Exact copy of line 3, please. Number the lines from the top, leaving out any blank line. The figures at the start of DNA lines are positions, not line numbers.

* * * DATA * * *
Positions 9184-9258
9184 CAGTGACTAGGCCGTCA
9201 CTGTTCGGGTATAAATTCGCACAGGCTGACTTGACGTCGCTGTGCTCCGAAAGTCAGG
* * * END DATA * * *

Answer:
9201 CTGTTCGGGTATAAATTCGCACAGGCTGACTTGACGTCGCTGTGCTCCGAAAGTCAGG